Using Best Practices in Medical Billing – the Key to Surviving Economic Conditions

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With the existing economic hard times, it is very critical that medical practices and facilities keep an eye on their accounts receivable.  A continuous flow of claims payment will determine if the practice can support its overhead costs, retain its employees and continue to provide high-quality of care for its patients – and make a profit for the owners. This is where the Revenue Cycle plays a very important role for the financial survival of the practice or facility.

For medical practices and medical facilities, how is the Revenue Cycle completed?

Before we can answer this question, we need to understand when the Revenue Cycle begins.

Most healthcare billing consultants will tell you the minute a patient calls for an appointment or walks into the medical office and services are rendered, the Revenue Cycle begins.  The Revenue Cycle ends when the proper payments are received and posted by the billing office.  This sounds like a simple process; however, there are many steps and factors that require a coordinated team effort starting from the front desk associate to the physician, the nurses, and finally the medical biller.

The first rule is to gather correct and complete patient and insurance information to ensure proper, prompt billing.  Your objective is to file a clean claim that will be paid between 7 to 14 days, not in 45 to 90 days or, in the worst case scenario, one that will end up as a denial.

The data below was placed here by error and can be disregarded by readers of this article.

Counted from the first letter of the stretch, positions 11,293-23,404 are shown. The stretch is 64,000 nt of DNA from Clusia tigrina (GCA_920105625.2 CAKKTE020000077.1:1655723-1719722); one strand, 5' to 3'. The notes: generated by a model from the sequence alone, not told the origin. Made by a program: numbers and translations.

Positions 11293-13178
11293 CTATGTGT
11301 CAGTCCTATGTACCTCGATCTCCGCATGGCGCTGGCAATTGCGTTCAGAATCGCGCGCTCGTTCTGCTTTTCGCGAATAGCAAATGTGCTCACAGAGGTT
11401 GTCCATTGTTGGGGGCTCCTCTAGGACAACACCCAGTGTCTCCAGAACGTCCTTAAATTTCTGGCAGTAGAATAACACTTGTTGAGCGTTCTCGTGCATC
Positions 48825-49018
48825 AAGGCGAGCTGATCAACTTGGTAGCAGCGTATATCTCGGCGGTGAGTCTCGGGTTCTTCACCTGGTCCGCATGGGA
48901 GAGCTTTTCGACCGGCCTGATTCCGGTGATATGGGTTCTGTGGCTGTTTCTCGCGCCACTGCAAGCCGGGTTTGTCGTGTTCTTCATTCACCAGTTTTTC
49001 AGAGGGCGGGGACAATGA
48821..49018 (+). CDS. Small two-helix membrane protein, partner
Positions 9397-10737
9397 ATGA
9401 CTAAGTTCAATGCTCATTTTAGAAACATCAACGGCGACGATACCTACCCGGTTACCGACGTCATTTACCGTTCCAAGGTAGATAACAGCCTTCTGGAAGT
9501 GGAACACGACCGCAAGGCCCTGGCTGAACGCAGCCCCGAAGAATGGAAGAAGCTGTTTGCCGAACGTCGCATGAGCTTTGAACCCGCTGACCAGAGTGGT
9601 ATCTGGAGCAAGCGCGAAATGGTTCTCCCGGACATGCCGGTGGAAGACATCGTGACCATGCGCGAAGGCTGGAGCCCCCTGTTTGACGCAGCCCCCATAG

Revenue Cycle completion will require the following 12 steps:

    1. Front desk associates must be knowledgeable and have excellent patient relations skills.
    2. Staff should be properly trained regarding various types of insurance coverage and their requirements for claims payment (Medicare, Medicaid, HMO, PPO, POS, EPO, etc.)
    3. Avoid denials due to ineligibility at the time of services by verifying patient eligibility and benefits by phone or via the web prior to the appointment.
    4. Watch out for any changes in insurance coverage, making sure that the most current insurance carrier will be billed.  Make a copy of the patient’s insurance ID card.
    5. Educate and train staff on the following:  Referral authorization process for HMO patients, Other insurance coverage, Third party liability, and Worker’s Compensation.


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  1. Co-payments should be collected up-front, prior to the patient being seen.
  2. Advanced Beneficiary Notices should be explained and discussed with the patients if there is a possibility that the services to be rendered will not be covered by Medicare or the insurance carrier.
  3. Create a super bill that reflects the most common diagnoses and procedures performed in the practice. The physician should be able to mark the appropriate diagnosis and procedure codes.  Keep the superbill up to date each year!
  4. Ensure that the ICD-9CM, CPT, HCPCS codes and appropriate modifiers are billed.
  5. Perform a pre-billing review to eliminate potential medical billing errors.
  6. File the claims electronically within one working day of the patient’s visit.
  7. Bill regularly!  If the office bills weekly, then the flow of payments should be received on weekly basis.

When these steps are followed, chances are, the medical practice will survive – or even thrive – in these hard economic times.

Medical group practice billing consultants can help you get a detailed assessment of your Revenue Cycle.  To learn more about how you can improve your bottom line watch the short presentation on A Better Medical Office Billing Department Explained.

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